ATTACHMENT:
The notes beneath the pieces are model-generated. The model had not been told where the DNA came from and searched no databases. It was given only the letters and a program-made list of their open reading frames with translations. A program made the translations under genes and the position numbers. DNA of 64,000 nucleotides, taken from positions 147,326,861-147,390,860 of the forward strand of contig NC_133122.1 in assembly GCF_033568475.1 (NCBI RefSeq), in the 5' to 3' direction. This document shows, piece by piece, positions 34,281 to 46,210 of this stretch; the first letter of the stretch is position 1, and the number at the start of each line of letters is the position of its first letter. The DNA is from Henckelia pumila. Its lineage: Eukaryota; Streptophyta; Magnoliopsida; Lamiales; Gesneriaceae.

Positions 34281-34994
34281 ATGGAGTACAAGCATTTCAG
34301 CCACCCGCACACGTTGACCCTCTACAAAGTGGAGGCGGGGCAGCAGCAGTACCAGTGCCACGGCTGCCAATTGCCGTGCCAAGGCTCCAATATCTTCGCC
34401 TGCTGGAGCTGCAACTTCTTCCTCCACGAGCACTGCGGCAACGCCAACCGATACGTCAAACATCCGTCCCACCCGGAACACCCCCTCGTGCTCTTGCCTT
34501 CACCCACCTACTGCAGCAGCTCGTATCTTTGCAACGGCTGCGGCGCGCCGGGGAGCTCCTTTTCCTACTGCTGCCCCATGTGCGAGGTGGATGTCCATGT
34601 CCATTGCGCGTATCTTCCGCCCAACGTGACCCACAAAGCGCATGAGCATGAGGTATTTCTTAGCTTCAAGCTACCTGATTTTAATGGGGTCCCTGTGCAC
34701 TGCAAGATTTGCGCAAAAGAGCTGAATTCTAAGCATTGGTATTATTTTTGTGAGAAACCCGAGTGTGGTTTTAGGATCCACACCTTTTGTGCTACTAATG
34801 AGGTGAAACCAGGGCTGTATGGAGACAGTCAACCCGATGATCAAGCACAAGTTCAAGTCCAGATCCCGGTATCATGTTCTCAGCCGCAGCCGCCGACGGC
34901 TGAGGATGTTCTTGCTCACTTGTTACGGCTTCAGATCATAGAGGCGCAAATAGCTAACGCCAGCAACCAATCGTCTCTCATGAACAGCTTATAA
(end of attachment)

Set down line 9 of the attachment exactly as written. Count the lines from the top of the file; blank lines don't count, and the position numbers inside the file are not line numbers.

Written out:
34801 AGGTGAAACCAGGGCTGTATGGAGACAGTCAACCCGATGATCAAGCACAAGTTCAAGTCCAGATCCCGGTATCATGTTCTCAGCCGCAGCCGCCGACGGC